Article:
present information on the study, encouraging articles
in both Spanish and main newspapers, and participating
in media appearances.
Statistical analysis
Statistical analyses for this report were completed using
the SAS System for Windows (version 9.1, SAS Institute,
Inc, Cary , NC). Descriptive analyses to examine differ-
ences between sex and age groups (45-59 and 60-75
years) were performed using chi-square analyses for
categorical variabl es and t-tests for continuous variables
with normal distributions. Fishersexacttestswereused
for vari ables wi th an expected cell count of less than
five. P values were calculated and a significance level of
< 0.05 was used. All tests were two-sided.
Participant recruitment
door-to-door enumeration (77.4%), with the r est
recruited through community events (9.8%), referrals
(7.2%), and calls to the study office (5.6%) (Figure 1).
From June 2004 to October 2009, a total of 2,170 Puerto
Ric an age-quali fying adults were identified. Of these, 77
met t he exclusion criteria, and 2,093 were invited to
participate. From those invited, 1,811 (86.5%) agreed to
be interviewed. Primary reasons for declining included
not being interested in the study, too b usy, and refusal
of blood draw. Those who declined were more likely to
be older (58.4 versus 56.7 years, data not shown) and
had lived on the US for more years (32.9 versus 28.8
years, data not shown). No significant differences in sex,
language spoken or birthplace were observed between
those participating and thos e declining. Among those
agreeing to participate, nine participants were excluded
due to low MMSE score (0.5%), 15 (0.8%) dropped out,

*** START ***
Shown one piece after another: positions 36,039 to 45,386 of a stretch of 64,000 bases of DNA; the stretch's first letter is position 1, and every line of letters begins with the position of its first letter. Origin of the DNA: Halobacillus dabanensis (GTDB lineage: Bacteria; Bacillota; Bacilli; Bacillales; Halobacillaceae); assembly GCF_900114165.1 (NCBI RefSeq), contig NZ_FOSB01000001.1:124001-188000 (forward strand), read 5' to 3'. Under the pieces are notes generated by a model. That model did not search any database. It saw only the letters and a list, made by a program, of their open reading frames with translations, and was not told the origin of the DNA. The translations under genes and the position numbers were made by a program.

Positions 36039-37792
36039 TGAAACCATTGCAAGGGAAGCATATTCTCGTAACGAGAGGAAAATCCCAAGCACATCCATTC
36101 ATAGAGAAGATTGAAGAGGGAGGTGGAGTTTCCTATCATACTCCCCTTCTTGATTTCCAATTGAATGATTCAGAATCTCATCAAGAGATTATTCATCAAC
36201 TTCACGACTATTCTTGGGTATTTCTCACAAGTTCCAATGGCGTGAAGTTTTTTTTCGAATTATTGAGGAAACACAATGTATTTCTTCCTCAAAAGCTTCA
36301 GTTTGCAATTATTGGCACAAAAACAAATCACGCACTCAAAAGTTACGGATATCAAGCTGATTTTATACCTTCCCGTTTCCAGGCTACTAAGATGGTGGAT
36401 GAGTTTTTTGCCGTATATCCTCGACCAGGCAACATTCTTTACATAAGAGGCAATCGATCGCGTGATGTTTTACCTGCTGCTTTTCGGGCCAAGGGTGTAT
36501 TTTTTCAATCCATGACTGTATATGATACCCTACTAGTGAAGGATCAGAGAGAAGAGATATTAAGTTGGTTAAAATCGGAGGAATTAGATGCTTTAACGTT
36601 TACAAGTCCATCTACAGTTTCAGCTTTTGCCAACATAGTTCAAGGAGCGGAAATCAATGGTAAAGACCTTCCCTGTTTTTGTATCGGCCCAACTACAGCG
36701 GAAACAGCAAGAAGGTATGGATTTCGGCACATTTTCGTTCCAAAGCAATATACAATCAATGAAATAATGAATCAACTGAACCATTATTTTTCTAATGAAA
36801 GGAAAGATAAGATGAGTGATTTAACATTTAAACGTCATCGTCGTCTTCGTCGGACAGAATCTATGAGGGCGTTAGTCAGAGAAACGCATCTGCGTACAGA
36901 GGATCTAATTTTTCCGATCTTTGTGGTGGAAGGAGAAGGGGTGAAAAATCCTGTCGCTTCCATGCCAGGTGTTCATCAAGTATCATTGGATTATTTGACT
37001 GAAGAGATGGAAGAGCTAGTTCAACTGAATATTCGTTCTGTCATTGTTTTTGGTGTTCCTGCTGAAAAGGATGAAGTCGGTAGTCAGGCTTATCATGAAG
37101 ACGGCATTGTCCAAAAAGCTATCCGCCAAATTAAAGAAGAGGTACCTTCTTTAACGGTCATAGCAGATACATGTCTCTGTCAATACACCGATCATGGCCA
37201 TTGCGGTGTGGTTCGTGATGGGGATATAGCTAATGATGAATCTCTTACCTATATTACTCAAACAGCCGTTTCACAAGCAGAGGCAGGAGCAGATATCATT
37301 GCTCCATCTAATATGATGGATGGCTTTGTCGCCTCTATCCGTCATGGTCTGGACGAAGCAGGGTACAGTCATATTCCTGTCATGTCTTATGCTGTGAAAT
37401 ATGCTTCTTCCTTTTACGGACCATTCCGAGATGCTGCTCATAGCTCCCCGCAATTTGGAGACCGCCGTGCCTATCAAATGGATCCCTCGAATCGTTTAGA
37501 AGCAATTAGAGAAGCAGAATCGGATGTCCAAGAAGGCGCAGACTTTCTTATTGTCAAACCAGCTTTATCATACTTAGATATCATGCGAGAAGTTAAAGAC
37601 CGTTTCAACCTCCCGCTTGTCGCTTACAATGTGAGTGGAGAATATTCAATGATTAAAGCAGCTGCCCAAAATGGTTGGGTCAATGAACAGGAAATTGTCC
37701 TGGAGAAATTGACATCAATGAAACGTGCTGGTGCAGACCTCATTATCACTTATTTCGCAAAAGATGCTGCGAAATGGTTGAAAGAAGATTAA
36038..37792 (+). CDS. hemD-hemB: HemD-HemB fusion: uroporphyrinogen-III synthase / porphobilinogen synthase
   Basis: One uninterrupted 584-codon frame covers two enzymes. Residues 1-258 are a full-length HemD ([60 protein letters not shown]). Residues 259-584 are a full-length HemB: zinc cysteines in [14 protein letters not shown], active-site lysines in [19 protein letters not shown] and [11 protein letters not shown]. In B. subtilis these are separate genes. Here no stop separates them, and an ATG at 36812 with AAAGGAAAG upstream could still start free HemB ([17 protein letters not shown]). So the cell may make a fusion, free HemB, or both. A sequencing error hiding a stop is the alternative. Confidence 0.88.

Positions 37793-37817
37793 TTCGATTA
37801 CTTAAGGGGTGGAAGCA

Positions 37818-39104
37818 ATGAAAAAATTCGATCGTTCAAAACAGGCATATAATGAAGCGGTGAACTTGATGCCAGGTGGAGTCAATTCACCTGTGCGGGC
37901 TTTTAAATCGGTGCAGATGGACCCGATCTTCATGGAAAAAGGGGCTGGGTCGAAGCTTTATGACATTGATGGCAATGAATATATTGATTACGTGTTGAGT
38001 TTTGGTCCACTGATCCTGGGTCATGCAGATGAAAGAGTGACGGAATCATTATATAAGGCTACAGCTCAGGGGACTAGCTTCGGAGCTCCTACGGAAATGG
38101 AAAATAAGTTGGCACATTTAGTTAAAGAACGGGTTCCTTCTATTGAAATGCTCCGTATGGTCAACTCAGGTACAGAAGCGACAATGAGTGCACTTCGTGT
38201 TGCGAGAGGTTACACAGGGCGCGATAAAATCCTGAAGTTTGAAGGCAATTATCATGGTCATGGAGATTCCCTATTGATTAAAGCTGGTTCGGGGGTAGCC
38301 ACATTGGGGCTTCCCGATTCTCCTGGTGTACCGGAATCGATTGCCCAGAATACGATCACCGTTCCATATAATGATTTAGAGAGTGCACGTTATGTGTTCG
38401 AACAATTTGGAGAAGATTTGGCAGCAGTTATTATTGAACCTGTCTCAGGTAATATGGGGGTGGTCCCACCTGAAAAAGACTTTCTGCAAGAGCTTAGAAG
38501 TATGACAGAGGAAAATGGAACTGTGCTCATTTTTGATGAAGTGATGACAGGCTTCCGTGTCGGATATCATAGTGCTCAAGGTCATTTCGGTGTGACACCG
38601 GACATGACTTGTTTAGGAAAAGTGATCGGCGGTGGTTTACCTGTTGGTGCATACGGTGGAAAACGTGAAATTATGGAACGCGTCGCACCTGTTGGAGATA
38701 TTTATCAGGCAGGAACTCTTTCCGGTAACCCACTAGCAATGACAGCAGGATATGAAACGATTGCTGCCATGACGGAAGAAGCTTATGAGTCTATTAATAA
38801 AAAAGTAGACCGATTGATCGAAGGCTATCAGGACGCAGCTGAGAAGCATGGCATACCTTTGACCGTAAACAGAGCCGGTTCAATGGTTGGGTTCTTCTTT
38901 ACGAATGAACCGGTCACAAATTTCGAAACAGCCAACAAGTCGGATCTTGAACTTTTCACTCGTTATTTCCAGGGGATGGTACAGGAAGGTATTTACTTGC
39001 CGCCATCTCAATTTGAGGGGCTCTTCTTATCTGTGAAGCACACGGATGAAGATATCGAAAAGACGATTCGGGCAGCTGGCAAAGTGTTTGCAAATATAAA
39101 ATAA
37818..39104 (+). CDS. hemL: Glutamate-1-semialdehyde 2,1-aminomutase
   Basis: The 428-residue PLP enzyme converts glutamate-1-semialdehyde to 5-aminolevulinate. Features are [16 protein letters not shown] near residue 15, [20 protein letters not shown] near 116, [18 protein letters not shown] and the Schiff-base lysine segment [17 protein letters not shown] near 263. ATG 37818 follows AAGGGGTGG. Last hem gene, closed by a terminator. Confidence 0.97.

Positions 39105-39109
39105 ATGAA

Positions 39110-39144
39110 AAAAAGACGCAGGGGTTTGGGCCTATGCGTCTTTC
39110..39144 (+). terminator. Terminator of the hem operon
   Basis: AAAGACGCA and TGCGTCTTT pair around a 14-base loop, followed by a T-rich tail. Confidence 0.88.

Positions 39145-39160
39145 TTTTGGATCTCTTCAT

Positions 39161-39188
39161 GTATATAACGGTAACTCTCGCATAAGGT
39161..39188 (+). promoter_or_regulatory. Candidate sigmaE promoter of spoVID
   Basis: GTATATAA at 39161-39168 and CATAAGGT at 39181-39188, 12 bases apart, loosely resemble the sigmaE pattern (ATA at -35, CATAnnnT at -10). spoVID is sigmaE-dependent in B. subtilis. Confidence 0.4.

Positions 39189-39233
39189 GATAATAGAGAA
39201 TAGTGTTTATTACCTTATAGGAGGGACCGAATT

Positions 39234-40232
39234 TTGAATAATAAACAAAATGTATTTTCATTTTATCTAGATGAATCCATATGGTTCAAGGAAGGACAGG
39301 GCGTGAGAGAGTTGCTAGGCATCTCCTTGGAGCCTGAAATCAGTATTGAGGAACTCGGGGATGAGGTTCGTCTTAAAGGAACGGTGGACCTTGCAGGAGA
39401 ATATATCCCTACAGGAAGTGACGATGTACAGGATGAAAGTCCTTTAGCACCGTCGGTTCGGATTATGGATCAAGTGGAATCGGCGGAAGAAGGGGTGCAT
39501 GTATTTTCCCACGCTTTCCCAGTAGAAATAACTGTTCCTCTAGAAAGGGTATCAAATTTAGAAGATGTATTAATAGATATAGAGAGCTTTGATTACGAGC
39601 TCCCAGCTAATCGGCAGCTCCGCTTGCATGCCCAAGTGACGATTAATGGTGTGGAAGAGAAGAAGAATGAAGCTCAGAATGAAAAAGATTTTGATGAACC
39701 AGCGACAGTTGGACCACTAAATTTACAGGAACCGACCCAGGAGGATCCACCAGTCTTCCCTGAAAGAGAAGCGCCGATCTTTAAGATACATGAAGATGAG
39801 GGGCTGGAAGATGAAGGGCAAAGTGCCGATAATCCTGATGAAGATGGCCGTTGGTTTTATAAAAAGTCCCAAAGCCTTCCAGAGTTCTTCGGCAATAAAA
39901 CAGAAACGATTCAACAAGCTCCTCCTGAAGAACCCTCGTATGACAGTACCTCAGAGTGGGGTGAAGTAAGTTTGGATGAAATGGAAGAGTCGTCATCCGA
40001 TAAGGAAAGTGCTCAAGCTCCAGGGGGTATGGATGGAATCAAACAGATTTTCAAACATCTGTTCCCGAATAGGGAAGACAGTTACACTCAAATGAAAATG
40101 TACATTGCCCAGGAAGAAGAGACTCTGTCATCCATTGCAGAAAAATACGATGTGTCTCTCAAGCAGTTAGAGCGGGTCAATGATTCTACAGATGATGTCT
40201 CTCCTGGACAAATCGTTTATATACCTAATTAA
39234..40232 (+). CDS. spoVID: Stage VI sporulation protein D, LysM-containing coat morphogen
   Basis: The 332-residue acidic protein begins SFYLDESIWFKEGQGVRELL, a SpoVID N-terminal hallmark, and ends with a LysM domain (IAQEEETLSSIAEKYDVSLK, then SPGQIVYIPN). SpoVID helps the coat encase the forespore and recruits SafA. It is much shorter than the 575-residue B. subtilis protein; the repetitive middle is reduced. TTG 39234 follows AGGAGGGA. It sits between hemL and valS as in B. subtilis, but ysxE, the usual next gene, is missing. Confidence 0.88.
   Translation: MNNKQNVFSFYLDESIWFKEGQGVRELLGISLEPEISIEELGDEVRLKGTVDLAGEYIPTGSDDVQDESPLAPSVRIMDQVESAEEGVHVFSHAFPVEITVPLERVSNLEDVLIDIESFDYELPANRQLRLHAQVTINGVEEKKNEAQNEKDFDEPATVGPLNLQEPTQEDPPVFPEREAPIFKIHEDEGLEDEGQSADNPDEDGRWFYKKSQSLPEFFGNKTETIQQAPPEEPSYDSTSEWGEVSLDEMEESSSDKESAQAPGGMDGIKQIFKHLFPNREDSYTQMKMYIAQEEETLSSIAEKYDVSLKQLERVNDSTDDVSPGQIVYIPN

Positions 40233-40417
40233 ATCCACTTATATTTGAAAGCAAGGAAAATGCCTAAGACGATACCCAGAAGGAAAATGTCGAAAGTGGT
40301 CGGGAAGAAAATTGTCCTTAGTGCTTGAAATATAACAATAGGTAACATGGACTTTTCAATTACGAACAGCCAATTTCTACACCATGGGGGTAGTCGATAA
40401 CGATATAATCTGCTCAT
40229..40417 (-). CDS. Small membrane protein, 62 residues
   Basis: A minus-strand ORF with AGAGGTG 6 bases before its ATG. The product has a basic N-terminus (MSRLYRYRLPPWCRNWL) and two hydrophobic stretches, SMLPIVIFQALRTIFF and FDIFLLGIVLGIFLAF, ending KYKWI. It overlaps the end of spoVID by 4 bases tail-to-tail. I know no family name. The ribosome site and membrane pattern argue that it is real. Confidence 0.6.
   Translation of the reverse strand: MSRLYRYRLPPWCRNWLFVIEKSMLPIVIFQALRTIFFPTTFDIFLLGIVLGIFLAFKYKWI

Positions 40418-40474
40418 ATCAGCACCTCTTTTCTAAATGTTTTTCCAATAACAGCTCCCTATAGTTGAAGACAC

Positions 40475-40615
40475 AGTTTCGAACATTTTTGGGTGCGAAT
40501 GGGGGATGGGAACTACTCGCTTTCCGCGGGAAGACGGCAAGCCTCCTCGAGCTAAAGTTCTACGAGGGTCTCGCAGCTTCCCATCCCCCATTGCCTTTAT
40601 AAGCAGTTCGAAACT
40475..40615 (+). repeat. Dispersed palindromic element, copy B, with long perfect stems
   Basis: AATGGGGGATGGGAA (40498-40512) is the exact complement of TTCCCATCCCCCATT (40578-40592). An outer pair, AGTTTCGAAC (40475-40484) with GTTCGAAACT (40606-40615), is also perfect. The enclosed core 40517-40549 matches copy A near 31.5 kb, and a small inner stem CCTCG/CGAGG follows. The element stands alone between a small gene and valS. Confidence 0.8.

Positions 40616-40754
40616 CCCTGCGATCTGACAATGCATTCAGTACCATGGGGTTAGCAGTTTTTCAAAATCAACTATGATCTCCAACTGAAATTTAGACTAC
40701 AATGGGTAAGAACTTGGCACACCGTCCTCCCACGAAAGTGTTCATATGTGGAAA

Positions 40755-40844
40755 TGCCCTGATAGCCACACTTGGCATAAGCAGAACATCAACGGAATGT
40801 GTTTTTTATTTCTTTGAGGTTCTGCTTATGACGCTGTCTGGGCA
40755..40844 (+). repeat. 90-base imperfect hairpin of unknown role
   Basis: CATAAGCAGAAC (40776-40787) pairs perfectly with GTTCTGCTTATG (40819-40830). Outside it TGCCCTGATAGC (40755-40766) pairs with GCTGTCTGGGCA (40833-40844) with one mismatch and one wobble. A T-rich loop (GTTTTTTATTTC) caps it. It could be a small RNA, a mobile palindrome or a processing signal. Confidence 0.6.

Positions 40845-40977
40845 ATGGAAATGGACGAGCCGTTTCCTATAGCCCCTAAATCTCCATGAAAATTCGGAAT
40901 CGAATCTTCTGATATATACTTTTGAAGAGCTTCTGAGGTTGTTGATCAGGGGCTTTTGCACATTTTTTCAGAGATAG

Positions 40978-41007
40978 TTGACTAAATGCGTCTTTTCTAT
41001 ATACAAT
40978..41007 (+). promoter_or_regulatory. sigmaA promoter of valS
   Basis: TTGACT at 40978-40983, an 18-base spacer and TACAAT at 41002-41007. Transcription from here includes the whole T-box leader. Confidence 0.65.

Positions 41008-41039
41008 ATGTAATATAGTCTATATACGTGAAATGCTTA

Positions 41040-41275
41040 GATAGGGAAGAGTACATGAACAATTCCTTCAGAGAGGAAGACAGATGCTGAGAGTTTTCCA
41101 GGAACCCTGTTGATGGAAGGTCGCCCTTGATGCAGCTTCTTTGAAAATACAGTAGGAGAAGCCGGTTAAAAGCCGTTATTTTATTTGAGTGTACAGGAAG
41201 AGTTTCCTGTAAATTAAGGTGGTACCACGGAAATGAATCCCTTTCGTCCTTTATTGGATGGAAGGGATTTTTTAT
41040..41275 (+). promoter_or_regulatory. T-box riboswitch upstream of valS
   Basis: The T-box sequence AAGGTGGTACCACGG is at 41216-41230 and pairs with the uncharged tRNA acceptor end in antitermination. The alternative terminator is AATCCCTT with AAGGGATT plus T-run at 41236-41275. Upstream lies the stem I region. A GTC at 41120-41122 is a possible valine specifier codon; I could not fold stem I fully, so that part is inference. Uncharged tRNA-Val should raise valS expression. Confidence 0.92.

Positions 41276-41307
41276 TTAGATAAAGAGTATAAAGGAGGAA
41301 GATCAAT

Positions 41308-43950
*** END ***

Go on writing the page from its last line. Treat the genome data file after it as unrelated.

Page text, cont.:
36 (2.0%) were lost before interview, and 2 51 (13.9%)
were never intervi ewed due to persistent unavai lability.
Therefore, 1,500 of 1,802 eligible participants who initi-
ally agreed to participate (83.2%), or of 2,084 eligib le
participants who were initially invited (72.0%), com-
pleted the baseline interviews. Results presented in this
Tucker et al. BMC Public Health 2010, 10:107
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report include 1,357 participants with completed and
cleaned baseline interviews at the time of writing.
Those recruited through door-to-door enumeration,
relative to co mmunity events or calls in response to
advertising the study, were significantly older, more
likely to be women, have lower education, less accultu-
rated, and less likely to be employed than those
recruited by community approaches (data not shown).
They did not differ by poverty status, BMI, or preva-
lence of type 2 diabetes. Based on year 2000 Census
tract data, these recruitment strategies included access
to 78% of the Puerto Ricans, aged 45-75 years, living in
the Boston area towns with participants in the study.
When limited to towns with 5 or more participants,